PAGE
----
Law society SOP in historical context | Sam Goldstein
Friday, April 26, 2019 @ 11:58 AM | By Sam Goldstein
The preamble to the motion calls on the law society to acknowledge that:
a) The Statement of Principles is intended to promote reflection, and not to impose any belief;
b) Any requirements from the Statement of Principles are only intended to refer to existing legal and professional obligations;
c) There is no prescribed form for the Statement of Principles;
d) Licensees will not be suspended or penalized for failing to have a Statement of Principles; and,
e) No licensee will ever have the content of their Statement of Principles subject to scrutiny by the law society, through an auditor or other means.
Keep in mind that since Dec. 2, 2016, when Convocation adopted the recommendations in the Final Report by the Challenges Faced by Racialized Licensees Working Group, the profession has been told we must adopt a SOP to address the “systematic racism” in the profession.
When Michael Minear and a group of lawyers launched a Stop SOP website questioning the requirement because it offended the Charter’s right against compellable speech he was vilified. Paul Shabas, then treasurer of the LSO, told Canadian Lawyer the opposition to the SOP was nothing more than “anonymous advocacy that seems to want to deny that there is a problem in the profession.”
The LSO doubled down with its support for a SOP by voting against a Dec. 1, 2017, amendment asking for a conscientious objection clause. The LSO drew a line in the sand from which there would be no retreat from requiring all members of the legal profession “to adopt and abide by an individual Statement of Principles that acknowledges their obligation to promote equality, diversity and inclusion generally, and in their behaviour toward colleagues, employees, clients and the public.”
Raj Anand, the bencher who co-chaired the working group recommending the SOP explained to the Law Times the SOP is “an important part of larger initiatives to battle systemic racism in the profession.” The Federation of Asian Canadian Lawyers, the Ontario Bar Association, the Criminal Lawyers’ Association, and the Roundtable of Diversity Association all attended Convocation in December to speak against the amendment.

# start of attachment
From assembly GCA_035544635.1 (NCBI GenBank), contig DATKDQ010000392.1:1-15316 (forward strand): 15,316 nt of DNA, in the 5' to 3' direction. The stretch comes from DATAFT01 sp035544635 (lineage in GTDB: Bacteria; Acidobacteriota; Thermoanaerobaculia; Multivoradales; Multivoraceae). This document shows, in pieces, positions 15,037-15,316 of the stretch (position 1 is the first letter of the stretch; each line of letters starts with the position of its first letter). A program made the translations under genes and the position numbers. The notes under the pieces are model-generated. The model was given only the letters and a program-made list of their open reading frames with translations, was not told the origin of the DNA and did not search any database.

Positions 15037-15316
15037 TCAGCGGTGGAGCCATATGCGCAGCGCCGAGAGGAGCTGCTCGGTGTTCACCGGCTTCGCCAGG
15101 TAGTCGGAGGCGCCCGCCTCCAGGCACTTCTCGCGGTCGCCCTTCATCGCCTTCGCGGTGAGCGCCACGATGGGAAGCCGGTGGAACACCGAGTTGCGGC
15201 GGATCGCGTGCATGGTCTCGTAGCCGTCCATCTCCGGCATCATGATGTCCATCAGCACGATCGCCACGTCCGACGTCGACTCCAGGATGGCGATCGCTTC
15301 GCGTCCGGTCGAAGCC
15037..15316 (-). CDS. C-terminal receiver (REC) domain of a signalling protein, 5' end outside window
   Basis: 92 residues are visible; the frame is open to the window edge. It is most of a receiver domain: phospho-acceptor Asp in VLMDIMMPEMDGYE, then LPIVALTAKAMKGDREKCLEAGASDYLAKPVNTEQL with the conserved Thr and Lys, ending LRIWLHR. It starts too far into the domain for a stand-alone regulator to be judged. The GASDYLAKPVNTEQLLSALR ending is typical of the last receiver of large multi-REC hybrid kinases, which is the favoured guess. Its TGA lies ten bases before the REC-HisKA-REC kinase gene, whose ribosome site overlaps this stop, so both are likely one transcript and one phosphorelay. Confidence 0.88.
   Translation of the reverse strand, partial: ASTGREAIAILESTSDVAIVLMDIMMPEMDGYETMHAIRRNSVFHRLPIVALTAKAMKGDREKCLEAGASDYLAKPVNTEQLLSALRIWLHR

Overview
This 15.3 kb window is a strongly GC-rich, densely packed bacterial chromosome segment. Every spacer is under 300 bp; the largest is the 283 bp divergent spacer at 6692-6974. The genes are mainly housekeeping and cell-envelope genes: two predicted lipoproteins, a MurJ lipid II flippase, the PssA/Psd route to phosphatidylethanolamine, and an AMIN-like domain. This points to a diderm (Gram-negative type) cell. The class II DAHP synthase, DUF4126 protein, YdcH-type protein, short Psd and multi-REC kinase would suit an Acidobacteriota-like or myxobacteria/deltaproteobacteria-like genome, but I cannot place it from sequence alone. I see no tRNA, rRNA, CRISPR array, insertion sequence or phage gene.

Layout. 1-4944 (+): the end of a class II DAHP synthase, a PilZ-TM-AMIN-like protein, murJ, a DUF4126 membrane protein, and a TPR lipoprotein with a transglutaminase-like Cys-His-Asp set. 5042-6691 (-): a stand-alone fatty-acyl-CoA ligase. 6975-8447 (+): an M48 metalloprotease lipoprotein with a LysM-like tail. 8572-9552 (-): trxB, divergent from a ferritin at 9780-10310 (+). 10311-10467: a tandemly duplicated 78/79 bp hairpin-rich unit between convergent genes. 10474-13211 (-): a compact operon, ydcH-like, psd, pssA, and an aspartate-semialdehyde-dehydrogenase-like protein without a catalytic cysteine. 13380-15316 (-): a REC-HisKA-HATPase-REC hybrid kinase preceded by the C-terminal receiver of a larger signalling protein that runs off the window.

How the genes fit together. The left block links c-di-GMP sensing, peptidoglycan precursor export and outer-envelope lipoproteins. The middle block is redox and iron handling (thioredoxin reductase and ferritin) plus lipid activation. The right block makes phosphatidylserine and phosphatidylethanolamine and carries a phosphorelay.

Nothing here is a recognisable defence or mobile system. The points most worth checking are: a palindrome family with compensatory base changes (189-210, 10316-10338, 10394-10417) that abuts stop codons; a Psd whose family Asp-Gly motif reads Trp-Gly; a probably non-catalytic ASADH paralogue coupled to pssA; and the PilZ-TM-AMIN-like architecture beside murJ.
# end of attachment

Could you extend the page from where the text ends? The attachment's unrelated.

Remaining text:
Despite all the foregoing, the proposal on May 8 is a clear retreat from the LSO’s line in the sand no less significant than Nikita Khrushchev’s about-face when he turned his Cuban-bound fleet around in the face of John F. Kennedy’s naval blockade and no less welcomed by many licensees.
It is not the threat of nuclear attack this time that saved the day, but the logical force of op-eds by professors Bruce Pardy and Ryan Alford explaining why the SOP is compelled speech. Most of the legal profession did not like being told what to think. SOP opponents were greatly assisted when the legal profession got a good look at this year’s annual report prying into our personal lives.
Judging by the behaviour on social media by SOP supporters, they are sensing Armageddon for themselves come May 1, 2019, when the bencher election results are announced. Undoubtably the strength of the SOP as an effective weapon to combat the alleged “systemic racism” in the legal profession came with its hard requirement of compellable speech. To backtrack on that singular fact is to reduce the SOP’s effectiveness.
The SOP supporters can’t have it both ways. Whether the legal profession will be fooled by this 11th hour attempt to save the SOP is to be determined.
Sam Goldstein is a Toronto criminal lawyer. You can e-mail him at firstname.lastname@example.org, follow him @Willweargloves or visit www.samgoldstein.ca.
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